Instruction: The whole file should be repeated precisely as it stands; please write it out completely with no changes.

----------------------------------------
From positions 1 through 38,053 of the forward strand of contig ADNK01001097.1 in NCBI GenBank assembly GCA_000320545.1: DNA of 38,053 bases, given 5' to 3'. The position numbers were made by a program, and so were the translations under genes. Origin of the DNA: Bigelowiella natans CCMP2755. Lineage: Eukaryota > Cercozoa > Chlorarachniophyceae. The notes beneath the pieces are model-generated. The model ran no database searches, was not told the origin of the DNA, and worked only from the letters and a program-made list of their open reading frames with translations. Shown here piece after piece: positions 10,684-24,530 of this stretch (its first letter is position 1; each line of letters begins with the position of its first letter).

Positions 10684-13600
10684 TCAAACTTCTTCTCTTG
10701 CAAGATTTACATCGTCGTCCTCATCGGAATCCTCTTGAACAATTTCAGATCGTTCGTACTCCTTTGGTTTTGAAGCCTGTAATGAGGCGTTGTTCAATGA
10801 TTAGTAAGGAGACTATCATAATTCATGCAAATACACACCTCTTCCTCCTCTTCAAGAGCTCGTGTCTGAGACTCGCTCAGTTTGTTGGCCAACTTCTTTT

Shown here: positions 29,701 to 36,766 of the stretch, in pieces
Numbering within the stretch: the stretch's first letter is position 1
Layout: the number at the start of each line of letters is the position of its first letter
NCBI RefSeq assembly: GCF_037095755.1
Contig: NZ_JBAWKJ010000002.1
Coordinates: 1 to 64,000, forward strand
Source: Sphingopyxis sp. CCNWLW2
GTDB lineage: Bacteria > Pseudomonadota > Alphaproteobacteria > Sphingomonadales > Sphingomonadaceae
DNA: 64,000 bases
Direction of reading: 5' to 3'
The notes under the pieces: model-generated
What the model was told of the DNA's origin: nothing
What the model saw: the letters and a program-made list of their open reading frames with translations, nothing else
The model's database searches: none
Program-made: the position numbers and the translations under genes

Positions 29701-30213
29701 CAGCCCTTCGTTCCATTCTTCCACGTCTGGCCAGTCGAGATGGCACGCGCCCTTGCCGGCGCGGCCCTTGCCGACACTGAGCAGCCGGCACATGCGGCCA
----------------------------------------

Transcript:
From positions 1 through 38,053 of the forward strand of contig ADNK01001097.1 in NCBI GenBank assembly GCA_000320545.1: DNA of 38,053 bases, given 5' to 3'. The position numbers were made by a program, and so were the translations under genes. Origin of the DNA: Bigelowiella natans CCMP2755. Lineage: Eukaryota > Cercozoa > Chlorarachniophyceae. The notes beneath the pieces are model-generated. The model ran no database searches, was not told the origin of the DNA, and worked only from the letters and a program-made list of their open reading frames with translations. Shown here piece after piece: positions 10,684-24,530 of this stretch (its first letter is position 1; each line of letters begins with the position of its first letter).

Positions 10684-13600
10684 TCAAACTTCTTCTCTTG
10701 CAAGATTTACATCGTCGTCCTCATCGGAATCCTCTTGAACAATTTCAGATCGTTCGTACTCCTTTGGTTTTGAAGCCTGTAATGAGGCGTTGTTCAATGA
10801 TTAGTAAGGAGACTATCATAATTCATGCAAATACACACCTCTTCCTCCTCTTCAAGAGCTCGTGTCTGAGACTCGCTCAGTTTGTTGGCCAACTTCTTTT

Shown here: positions 29,701 to 36,766 of the stretch, in pieces
Numbering within the stretch: the stretch's first letter is position 1
Layout: the number at the start of each line of letters is the position of its first letter
NCBI RefSeq assembly: GCF_037095755.1
Contig: NZ_JBAWKJ010000002.1
Coordinates: 1 to 64,000, forward strand
Source: Sphingopyxis sp. CCNWLW2
GTDB lineage: Bacteria > Pseudomonadota > Alphaproteobacteria > Sphingomonadales > Sphingomonadaceae
DNA: 64,000 bases
Direction of reading: 5' to 3'
The notes under the pieces: model-generated
What the model was told of the DNA's origin: nothing
What the model saw: the letters and a program-made list of their open reading frames with translations, nothing else
The model's database searches: none
Program-made: the position numbers and the translations under genes

Positions 29701-30213
29701 CAGCCCTTCGTTCCATTCTTCCACGTCTGGCCAGTCGAGATGGCACGCGCCCTTGCCGGCGCGGCCCTTGCCGACACTGAGCAGCCGGCACATGCGGCCA